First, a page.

Palmer Avenido worked at a machine-assembly factory in Taoyuan County, Taiwan, from 2010 until 2016. During that time, he volunteered at Mass as a lay minister, altar server, and usher, and in our Lectors and Commentators program. Palmer has written about his experience as a migrant worker in Taiwan as part of the documentary series, “The Migrant Worker’s Face.”

By Palmer Avenido
Edited by Hannes Zetzsche

My experience as a migrant worker was built around my family: made challenging by my desire yet inability to be with them, but made worthwhile because of the paychecks with which I could support them.

Working and living in Taiwan was an immense sacrifice. My wife and I decided together that I should go because our second child had just been born, a son, and we knew that we would struggle to raise a family with the income I earned in the Philippines. So in November 2010, with a two-year old daughter and a one-year old son, I hired a broker and took a job in a Taiwanese factory.

The work at Qian Hong Jong Ye See Factory, in Taoyuan County, was difficult enough without the added stress I experienced from missing my wife and children. At the factory, I assembled the parts for machines that would be sold and distributed throughout the world. I worked hard, but the assembly process challenged me. Additionally, my absence took its toll on my young family.

My wife and I were relying on pay-as-you-go cell-phone plans to call each other, an arrangement that proved expensive and frustrating when one of us would miss the other’s phone call. I would get angry at her when she wouldn’t answer my phone calls, and I know she would feel the same way when I missed hers. I finally bought her a smartphone, so that we could communicate via Skype and Facebook, but the distance challenged our marriage. This period of my life tested me in many ways, and I tried to forget about the stresses by drinking in the evenings sometimes.

The people I met at the Hope Workers’ Center helped me realize that drinking wouldn’t solve the stresses in my life; it would just distract me and take away from the earnings I could send home to my wife.

I had attended mass at the Hope Workers’ Center every Sunday since arriving in Taiwan, but it was the Visayan language that ultimately drew me to serve the church. When I had been a boy, I remembered how involved my mother had been in church and her example had encouraged me to attend mass regularly. One Sunday, I remember hearing Visayan as the language spoken by the Filipino volunteers who cleaned the building after mass, and it felt so good to recognize my native language. I began volunteering my time in basic roles of service—organizing chairs at the center, ushering people to their seats during evening mass, volunteering wherever I was needed. The community I formed helped to strengthen my faith in God, and the people at Hope Workers’ Center made me realize the mantra for my time in Taiwan: “I’m here not for myself, but for my family.”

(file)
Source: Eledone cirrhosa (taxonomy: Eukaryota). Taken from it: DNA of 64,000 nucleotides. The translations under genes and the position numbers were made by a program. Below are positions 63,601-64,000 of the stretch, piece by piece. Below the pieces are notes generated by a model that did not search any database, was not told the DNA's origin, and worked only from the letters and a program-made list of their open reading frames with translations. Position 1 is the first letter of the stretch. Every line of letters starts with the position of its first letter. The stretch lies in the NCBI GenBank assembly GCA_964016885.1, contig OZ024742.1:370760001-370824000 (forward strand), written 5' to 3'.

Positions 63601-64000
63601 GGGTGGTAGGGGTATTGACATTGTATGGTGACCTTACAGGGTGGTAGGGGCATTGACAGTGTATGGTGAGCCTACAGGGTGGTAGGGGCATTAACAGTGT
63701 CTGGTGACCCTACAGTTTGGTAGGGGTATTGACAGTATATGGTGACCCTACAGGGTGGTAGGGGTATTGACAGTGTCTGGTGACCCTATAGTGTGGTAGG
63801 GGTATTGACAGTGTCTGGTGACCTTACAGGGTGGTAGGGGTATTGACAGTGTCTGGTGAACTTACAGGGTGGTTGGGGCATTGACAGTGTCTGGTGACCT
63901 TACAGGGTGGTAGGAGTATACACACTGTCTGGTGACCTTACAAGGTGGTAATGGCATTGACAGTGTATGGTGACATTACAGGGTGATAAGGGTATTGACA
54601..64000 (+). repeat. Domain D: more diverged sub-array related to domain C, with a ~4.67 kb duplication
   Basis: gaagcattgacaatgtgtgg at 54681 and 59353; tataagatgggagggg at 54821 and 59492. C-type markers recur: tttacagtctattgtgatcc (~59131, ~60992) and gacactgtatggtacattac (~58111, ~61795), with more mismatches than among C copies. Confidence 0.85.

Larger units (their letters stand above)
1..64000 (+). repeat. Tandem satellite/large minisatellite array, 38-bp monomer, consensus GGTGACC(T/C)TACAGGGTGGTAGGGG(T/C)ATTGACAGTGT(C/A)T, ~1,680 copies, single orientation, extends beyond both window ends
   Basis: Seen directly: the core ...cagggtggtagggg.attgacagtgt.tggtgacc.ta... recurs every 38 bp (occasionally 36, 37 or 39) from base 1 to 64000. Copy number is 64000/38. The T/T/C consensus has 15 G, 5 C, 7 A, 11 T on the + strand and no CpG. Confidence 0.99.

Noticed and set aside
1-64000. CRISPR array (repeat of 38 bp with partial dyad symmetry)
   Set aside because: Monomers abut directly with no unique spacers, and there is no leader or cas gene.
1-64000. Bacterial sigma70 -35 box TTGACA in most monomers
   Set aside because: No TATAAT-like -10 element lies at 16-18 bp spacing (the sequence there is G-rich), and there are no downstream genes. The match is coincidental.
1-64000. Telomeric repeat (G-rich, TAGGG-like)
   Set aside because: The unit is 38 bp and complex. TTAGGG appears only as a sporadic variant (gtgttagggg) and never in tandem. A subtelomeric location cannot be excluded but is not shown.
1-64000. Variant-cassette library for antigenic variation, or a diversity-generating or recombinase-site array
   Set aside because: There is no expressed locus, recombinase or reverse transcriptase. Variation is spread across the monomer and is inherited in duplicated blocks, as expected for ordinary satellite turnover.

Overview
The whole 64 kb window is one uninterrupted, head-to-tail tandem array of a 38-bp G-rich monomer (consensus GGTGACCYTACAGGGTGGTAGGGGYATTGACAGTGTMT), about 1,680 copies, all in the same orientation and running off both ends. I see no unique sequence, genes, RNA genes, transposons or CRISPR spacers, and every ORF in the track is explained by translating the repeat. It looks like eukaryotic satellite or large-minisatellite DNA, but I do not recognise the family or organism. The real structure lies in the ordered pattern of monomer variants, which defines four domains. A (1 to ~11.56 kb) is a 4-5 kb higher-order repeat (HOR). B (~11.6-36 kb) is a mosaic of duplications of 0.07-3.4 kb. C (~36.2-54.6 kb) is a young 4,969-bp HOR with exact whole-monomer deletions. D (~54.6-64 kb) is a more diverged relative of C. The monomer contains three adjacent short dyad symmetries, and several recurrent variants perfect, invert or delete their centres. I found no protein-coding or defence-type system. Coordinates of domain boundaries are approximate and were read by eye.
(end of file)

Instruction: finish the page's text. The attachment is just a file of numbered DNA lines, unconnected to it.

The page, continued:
My community at the Hope Workers’ Center helped me for the six years I worked in Taiwan, but I returned to the Philippines in 2016 with almost no savings. I had sent nearly my entire paycheck each month home to my family for six years, which my wife had needed to raise our children. The joyful reunion with my wife and kids for which I had longed when I was away was short lived; I work long hours now at a factory in Cavite, arriving early and leaving long after dark, so my children sometimes tease me that they don’t get to spend any more time with me now than when I worked abroad. On my off days, I work at the sari-sari store that my wife operates.

As difficult as it was to work in a foreign country and to live away from my family, I hope to do so again soon. When we compare the ₱9,000 that we earn for every two weeks of our jobs now with the cost of paying bills and raising a family, my wife and I agree that there isn’t enough left over to give our growing children the life that they deserve. We struggle sometimes to afford things like rubber shoes for my son, who is now 8 years old. I was challenged daily in Taiwan with homesickness and loneliness, but my wife and I agree that becoming a foreign worker again may be the best option for our family.

For all that I have experienced and for that which lies ahead, I thank our almighty God who guides me. Thank you also to the Hope Workers’ Center community—God bless us all!

This reflection by Palmer Avenido has been published by the Hope Workers’ Center as an entry to “The Migrant Worker’s Face” documenting project. The Hope Workers’ Center continues to seek stories like Palmer’s so that we can add detail to migrants’ intricate face. There are two ways that you can help us. If you are a migrant worker and would be willing to share your story, we want to hear from you directly! You can read instructions about how to participate here. If you are not a migrant worker, then we ask you to continue supporting our project: read our stories weekly and invite others to do the same.

The Hope Workers’ Center is dedicated to supporting migrant workers in our community. Through this project, we hope to appreciate the beauty of each person’s life while fostering recognition among a wider audience of the struggles that migrants regularly encounter in their work. Thank you for your support!